In the United States, there has been much lively and productive debate about Rod Dreher’s 2017 book, The Benedict Option. Its subtitle is: “A Strategy for Christians in a Post-Christian Nation.” It is a book that New York Times columnist David Brooks described as the most discussed and important religious book of the decade. Dreher, who is of the Eastern Orthodox faith, sees analogies between our time and the fall of the Roman Empire — the collapse of a civilisation as we know it. He says we are on the losing side of the culture now. We need to see ourselves as a people in exile.

Benedict was born in 480 CE, four years after the last Roman emperor in the Western empire, Flavius Romulus Augustus, abdicated. Benedict sought how to live for God in a society which had fallen to barbarians. His famous “Rule” for living a monastic life was about how to order one’s life around the constant pursuit of the Lord.

Dreher argues that, as Christians, we have a decision to make. We can continue to live in this post-Christian world as if nothing was wrong, nothing has changed, but we are at risk of losing our distinctiveness as Christians. The alternative, he says, is to withdraw to some extent from secular society, building strong communities in which we can be educated and discipled in our faith. If we do this, he says, then we have a chance of surviving, just as Benedict, all those centuries ago, created a means to keep alive the traditions of the faith in the monasteries.

Dreher’s book has been misunderstood. He does not advocate that we form monasteries. It is not his idea that we should head for the hills. We are called as lay people to live in the world, but if we are to survive in that world we need to spend sufficient time away from it, holding on to what we have been given, building our communal bonds. This, he emphasises, is not a retreat from society. The monasteries that sprang up during Benedict’s lifetime and thereafter became repositories for the gospel in local communities. They also taught people about the art of living which they had forgotten in the barbarian world after Rome collapsed.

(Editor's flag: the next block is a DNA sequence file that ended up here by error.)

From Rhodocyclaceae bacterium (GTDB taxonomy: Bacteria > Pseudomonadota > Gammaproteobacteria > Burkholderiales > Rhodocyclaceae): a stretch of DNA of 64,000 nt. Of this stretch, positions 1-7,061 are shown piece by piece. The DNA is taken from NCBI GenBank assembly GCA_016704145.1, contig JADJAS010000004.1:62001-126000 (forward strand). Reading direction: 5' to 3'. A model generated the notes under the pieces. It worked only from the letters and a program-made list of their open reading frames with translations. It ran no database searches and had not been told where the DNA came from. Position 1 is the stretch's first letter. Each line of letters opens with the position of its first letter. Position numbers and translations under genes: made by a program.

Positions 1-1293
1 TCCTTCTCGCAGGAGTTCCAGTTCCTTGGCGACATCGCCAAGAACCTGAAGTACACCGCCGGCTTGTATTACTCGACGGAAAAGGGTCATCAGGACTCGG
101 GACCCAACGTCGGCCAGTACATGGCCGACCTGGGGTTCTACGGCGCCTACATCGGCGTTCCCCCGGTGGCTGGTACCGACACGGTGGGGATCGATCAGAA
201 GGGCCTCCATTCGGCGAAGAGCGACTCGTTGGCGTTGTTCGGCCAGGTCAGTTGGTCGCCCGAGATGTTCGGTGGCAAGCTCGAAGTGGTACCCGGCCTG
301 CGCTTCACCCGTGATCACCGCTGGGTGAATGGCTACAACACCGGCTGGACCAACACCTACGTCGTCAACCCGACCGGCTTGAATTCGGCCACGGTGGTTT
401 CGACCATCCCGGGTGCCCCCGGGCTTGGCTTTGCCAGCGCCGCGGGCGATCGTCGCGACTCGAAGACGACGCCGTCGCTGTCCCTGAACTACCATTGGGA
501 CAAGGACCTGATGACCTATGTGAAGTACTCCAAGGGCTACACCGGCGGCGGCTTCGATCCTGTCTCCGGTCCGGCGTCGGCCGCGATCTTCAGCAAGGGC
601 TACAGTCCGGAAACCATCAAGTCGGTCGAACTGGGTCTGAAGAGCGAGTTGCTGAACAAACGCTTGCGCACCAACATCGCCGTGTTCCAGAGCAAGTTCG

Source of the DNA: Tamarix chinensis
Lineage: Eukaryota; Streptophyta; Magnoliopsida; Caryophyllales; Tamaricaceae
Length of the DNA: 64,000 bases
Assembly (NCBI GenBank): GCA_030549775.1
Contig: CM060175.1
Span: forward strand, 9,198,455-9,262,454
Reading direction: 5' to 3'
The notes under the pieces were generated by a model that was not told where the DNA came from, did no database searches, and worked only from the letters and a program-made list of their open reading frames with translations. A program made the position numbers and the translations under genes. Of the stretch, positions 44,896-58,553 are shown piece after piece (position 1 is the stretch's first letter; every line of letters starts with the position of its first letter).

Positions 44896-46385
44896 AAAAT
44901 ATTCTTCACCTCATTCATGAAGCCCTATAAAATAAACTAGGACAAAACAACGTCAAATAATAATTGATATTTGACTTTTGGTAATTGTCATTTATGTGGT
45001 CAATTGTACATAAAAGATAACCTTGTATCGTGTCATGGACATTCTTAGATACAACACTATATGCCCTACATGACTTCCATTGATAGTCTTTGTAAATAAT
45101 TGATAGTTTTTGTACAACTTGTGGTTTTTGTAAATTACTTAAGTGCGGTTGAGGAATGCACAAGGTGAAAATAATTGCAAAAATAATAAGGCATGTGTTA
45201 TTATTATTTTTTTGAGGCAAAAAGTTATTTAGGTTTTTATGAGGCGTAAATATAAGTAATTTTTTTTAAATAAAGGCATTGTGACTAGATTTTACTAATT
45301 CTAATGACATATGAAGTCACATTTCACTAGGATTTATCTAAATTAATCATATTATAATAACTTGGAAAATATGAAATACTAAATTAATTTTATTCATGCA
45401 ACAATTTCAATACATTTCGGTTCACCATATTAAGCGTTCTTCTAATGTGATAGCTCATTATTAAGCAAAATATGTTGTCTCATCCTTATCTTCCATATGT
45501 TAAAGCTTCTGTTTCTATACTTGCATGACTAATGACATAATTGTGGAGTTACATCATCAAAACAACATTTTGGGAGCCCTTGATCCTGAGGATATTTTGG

Dreher calls for a similar focus on building strong communities of faith to preserve Christian truth and values. He argues that these are the days for building strong arks for the long journey across a sea of night.

Let me say that I agree with much of Dreher’s analysis and what he proposes as the way forward. His is an American context; the Australian context is different — and different in important ways. Notwithstanding these differences, I agree that in the West we are seeing a “Fall of Rome” moment. Of course, when we speak of a “moment,” we use that word against the backdrop of history. Great buildings do not collapse suddenly. Their final demise may be sudden, but that collapse tends to be the result of long-standing erosion within — the crumbling of stone, the weakening of weight-bearing pillars, and, in Australia, the steady feasting of white ants. We are not at the stage where great buildings are collapsing, but the signs of erosion in the fundamental pillars of our society are all around us.

An important sign of that irreversible decay is that the foundational principles of the Western tradition — notions of liberty and the rule of law — are under attack from both conservative and progressive factions within our polities. In the United States, fundamental values are being attacked from both the left and the right of politics. The dominant narrative on the political left is one of victimisation and oppression, which overall paints a negative view of modern Western civilisation. On the American political right, there is a profound disconnect between the values that are espoused and the actions of those in power. The right of politics, under the current presidential administration, is trashing almost every value that the Republican Party once believed in. The same is true in other countries — most notably Poland. A society which has few foundational beliefs cannot long remain unchanged.

Turning inwards to turn outwards